MPs have now voted to start airstrikes in Syria, but what’s life like for the people already fighting ISIS on the ground?
ITV News Senior International Correspondent John Irvine spent time with Kurdish YPG forces in Syria as they carry on with their ground offensive against IS.
Irvine’s host is a Syrian Kurdish frontline commander, and is someone who welcomes RAF bomber planes to the country, saying: “It would be great because Daesh (Islamic State) is the enemy of all civilised people.”
The hardline Islamist group had mounted a sneak attack on the Kurds under the cover of morning fog, but were spotted by lookouts and killed before they reached their outpost – two of the bodies wore suicide vests and most were teenagers.
One of the reasons Irvine went to spend time with the YPG is to see how effective airstrikes might be in the war against ISIS. From his experience on the ground, Irvine says that while having limited effect on strongholds like Raqqa and Mosul, they have been quite successful in less built up areas.
After the Paris attacks the YPG undertook a three week offensive in which they took over 200 villages and towns from IS control, partly thanks to airstrikes.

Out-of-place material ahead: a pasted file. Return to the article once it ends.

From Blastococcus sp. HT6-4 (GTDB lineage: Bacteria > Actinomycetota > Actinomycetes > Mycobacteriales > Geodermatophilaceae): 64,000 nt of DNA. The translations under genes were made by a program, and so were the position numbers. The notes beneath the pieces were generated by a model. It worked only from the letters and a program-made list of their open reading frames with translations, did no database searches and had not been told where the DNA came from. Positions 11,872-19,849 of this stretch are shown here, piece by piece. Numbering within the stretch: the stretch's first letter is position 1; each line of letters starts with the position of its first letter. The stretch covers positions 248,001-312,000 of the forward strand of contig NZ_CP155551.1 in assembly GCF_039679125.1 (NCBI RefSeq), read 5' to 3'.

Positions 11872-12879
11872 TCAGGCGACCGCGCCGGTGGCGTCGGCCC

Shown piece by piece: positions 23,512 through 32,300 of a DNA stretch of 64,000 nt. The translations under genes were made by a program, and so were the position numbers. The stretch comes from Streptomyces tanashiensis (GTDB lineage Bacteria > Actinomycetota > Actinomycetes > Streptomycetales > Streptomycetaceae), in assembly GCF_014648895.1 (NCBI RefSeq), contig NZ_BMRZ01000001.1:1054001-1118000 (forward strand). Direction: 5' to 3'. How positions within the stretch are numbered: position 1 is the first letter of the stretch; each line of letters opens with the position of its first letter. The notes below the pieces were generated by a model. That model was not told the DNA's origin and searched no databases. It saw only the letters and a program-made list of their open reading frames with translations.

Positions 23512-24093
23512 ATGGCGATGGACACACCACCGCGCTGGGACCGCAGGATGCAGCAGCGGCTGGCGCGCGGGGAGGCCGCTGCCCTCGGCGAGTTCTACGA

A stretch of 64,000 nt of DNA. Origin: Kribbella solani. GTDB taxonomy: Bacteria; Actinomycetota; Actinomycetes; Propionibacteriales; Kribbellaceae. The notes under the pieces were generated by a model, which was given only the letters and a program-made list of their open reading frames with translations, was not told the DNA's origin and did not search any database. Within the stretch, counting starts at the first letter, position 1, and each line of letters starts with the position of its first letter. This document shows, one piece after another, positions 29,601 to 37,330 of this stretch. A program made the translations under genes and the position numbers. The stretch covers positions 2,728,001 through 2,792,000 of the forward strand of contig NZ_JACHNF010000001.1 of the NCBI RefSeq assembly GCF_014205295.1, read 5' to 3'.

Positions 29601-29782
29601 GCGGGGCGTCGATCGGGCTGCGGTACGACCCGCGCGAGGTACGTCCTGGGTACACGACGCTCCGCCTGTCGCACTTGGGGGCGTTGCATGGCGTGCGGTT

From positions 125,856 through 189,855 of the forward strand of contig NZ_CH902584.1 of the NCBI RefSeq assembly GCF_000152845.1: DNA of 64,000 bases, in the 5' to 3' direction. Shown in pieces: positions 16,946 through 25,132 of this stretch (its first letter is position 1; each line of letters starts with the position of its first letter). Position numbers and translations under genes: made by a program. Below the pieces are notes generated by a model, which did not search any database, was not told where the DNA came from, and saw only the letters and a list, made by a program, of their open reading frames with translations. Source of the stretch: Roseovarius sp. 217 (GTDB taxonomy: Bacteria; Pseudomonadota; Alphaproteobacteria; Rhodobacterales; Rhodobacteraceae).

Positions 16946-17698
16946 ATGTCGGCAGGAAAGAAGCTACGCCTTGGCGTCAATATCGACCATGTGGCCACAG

Another thing Irvine reports is that most people blame the absence of a clear exit strategy after the toppling of Saddam Hussein for Iraq’s current situation – the removal of the dictator left a power vacuum filled by extremist Islamist groups, like ISIS.
David Cameron claimed there are 70,000 ‘moderate’ fighters on the ground willing to take on IS, but the reality is that only the YPG are involved in an all-out war with the extremist group in Syria. Others are more preoccupied with fighting president Assad’s government forces.
The good news is that the Kurdish troops couldn’t be more different than IS, they are a secular people who believe in a free society – while Islamic State enslaves women the Kurds empower them, and there is a YPG fighting unit made up entirely of women.